The decree goes into effect at midnight in Tokyo, Kanagawa, Chiba and Saitama - home to 36.8 million people in one of the world's busiest metropolitan areas - and will be in effect until February 7.
The nationwide Go To Travel tourism campaign will also be suspended until the same date.
The tougher measure came as Tokyo set a new one-day high of 2,447 fresh cases - a 53 per cent jump from the previous record of 1,591 cases just a day earlier - with the number of serious cases rising to a record 121. Kanagawa, Saitama and Chiba rewrote records with 679, 460 and 450 cases respectively.
"The situation has become increasingly troubling and we share a sense of heightened crisis," Mr Suga told a news conference. "We must stop the infections from spreading, hence this state of emergency, and we want effective and efficient measures in place."
He said that the duration and scope of the state of emergency will be under review, and may yet be again extended or enhanced if more aggressive measures are deemed to be required.
Japan has been struggling to rein in the third wave of Covid-19 infections, with the crisis intensifying nationwide. There were at least 7,490 cases on Thursday - also a new one-day high - as the number of serious patients hit a new record of 796.
Mr Suga was long reluctant to call an emergency over fears of intractable economic problems, with bankruptcies and suicides soaring to new highs last year. The Labour Ministry said on Thursday that more than 80,000 jobs had been lost in the pandemic.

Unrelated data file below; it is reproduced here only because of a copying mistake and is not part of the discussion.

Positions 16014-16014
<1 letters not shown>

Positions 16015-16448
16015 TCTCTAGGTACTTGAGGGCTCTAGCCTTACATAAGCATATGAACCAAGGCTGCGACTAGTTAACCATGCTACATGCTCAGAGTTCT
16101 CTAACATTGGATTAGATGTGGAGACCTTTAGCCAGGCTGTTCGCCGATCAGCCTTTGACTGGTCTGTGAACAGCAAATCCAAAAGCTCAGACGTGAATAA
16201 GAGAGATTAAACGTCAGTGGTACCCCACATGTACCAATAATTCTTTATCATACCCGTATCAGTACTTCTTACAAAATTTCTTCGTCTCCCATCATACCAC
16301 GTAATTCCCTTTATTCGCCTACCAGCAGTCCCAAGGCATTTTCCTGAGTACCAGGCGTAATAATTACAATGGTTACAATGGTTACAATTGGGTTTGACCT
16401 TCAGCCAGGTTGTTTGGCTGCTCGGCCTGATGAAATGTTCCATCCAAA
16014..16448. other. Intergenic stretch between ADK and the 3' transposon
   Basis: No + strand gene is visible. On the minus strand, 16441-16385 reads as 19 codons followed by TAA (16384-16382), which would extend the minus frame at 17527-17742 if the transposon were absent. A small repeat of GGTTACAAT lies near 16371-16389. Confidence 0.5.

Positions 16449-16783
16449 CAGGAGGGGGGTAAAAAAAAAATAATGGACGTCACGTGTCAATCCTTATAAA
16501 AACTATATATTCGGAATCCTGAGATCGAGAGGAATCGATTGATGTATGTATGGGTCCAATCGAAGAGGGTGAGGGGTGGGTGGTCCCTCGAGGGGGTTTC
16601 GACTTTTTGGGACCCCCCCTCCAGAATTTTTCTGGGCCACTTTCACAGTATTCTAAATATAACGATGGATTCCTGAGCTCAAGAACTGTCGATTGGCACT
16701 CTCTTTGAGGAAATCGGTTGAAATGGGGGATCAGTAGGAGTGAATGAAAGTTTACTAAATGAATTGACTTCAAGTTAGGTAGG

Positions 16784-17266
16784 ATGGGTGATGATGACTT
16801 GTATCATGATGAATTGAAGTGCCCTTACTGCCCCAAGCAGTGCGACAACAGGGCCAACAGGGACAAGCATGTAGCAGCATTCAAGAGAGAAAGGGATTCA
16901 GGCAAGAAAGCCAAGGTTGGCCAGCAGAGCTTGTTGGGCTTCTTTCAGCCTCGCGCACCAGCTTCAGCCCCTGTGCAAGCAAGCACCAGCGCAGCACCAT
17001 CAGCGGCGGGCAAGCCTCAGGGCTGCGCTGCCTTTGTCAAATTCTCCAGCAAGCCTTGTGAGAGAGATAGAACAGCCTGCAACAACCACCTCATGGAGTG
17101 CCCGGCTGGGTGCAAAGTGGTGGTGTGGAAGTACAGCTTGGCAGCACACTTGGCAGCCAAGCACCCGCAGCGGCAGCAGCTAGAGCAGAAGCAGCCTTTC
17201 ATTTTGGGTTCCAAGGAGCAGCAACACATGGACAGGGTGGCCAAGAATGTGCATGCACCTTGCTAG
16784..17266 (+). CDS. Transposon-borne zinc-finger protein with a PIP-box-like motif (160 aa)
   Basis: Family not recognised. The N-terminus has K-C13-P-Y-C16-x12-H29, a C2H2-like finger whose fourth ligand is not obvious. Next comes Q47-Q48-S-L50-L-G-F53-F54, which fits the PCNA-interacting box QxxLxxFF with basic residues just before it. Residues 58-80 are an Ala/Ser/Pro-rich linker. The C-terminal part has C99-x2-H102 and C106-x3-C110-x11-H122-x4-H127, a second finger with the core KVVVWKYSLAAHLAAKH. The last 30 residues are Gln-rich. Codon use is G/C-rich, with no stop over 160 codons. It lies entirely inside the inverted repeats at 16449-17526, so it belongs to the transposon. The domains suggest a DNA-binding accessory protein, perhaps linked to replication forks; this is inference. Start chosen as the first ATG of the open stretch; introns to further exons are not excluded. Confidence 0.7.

Rather than proactively seizing the initiative, the government stuck to its guns even as early signs of a "third wave" began to be evident in November. It refused to take stronger action until media polls showed the approval rating for Mr Suga's Cabinet nosediving, and the emergency decree followed a request from governors in the Greater Tokyo area for the national government to consider one last Saturday.
The decree has been disparaged as too little, too late, and too half-hearted to rein in the outbreak with the Olympics less than 200 days away. Experts questioned its efficacy, given the limited scope.
Nothing has been shut down, unlike during the first emergency from April 7 to May 25 last year. Rather, the decree takes aim at restaurants and bars by asking them to shut by 8pm - two hours earlier than the previous, largely-ignored, guideline of 10pm - except for delivery and takeout service. Mr Suga cited experts as saying that these are "high-risk areas".
While there are no legal means to impose penalties on non-compliant businesses, Japan will incentivise those who adhere to the curfew with 60,000 yen (S$767) a day and name-and-shame those who do not.
Events can still be held, but must be capped at either 5,000 people or half a venue capacity, whichever is lower.
Elsewhere, entertainment outlets, department stores and sports venues can stay open but are being encouraged to close by 8pm, though without any promised incentives or penalties. Tokyo Disney Resort, Isetan department store and the Ginza Six shopping mall are among those which have said that they will comply.
Schools will stay open, with national university entrance exams to go ahead as planned this month.
Mr Suga said his goal was to reduce movement by 70 per cent by encouraging the wider adoption of telework, and for people to "exercise self-restraint and refrain from going out after 8pm for non-essential outings".
Economy minister Yasutoshi Nishimura, Japan's point man for Covid-19 strategy, said earlier on Thursday that one indicator to lift the state of emergency was a reduction of Tokyo's moving one-week average of cases to below 500 infections. The number stood at 1,230 on Thursday.
To give emergency orders more bite, the government is set to debate new laws to impose punishment on non-compliant businesses. The Mainichi daily on Thursday cited sources as saying that those who flout guidelines may face fines of up to 500,000 yen under the draft law.